Reasons revealed about why hotel development, in the heart of Soho’s post-production scene, was given the go-ahead

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Details have emerged of the City of Westminster’s deliberations in awarding planning permission for an upmarket 174-bedroom, seven-storey hotel on Wardour Street.

A City of Westminster sub-committee granted conditional planning permission, subject to a few minor stipulations. This was despite a series of objections, including those of The Soho Society, which opposed the “unwelcome change of use” and the “impact on businesses in the existing building”.

There were also 51 objections (out of 52 responses) from “other representations received”, mostly from occupiers of buildings in and around the proposed hotel development site.

Many of these objections cited issues such as the “loss of creative industry space”, “the gentrification of Soho” and the changing character and function of Soho.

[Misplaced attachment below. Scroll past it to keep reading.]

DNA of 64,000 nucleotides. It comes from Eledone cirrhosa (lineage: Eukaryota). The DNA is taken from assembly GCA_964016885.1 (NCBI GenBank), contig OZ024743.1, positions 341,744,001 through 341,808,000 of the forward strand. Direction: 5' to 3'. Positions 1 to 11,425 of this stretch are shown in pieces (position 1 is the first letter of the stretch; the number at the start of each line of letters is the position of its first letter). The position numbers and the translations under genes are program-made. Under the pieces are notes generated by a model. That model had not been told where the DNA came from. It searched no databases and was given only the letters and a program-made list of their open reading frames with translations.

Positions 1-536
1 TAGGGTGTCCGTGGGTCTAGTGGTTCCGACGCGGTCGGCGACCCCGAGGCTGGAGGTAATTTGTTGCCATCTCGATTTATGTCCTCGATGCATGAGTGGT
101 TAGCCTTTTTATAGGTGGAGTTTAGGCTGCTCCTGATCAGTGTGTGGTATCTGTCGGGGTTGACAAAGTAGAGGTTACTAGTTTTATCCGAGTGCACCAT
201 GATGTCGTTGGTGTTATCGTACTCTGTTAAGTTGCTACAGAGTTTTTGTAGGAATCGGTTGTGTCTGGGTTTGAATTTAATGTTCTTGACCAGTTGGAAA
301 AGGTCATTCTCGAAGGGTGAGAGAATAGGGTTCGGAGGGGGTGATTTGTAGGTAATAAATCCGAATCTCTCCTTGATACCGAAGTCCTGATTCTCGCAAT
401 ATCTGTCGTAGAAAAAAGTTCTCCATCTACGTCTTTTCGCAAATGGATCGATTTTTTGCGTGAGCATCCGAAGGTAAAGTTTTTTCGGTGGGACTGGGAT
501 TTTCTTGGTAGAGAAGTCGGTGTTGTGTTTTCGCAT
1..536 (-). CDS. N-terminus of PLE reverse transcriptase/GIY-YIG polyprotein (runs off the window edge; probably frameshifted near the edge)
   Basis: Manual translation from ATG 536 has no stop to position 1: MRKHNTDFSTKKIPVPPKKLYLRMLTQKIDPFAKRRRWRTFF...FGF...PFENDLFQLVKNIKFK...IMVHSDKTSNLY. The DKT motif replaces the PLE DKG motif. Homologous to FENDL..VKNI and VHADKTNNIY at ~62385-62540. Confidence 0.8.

The hotel will wipe out the Soho homes of numerous post-production and VFX companies – including Encore, Angell Sound and Freefolk – with the demolition of the Film House and Mentorn House buildings, as well as a section of St Anne’s Court.

It’s a loss of 11,275 sq m of prime Soho office floorspace.

Addressing the question of the loss of office space and the impact on the creative industries in Soho, the sub-committee argued that “city council records do not indicate planning permission [for the current use of the buildings] was granted solely for the use of post-production studios in connection with the TV and film industry”.

It added that the lawful use of the buildings, which was granted in 2004, was for “office purposes”, and as the proposed use for a hotel is also commercial, “the loss of office floor­space is accept­able. The objections to the loss of office floor­space are therefore not sustainable to justify refusing the application.”

Meanwhile, concerns raised about the hotel floorspace being “not appropriate in this part of Soho” were dismissed as “the proposals are considered to be in line with [a policy to] encourage an increase in visitor accommodation throughout the city. The objections received on these grounds are not considered sustainable to justify a reason for refusal.”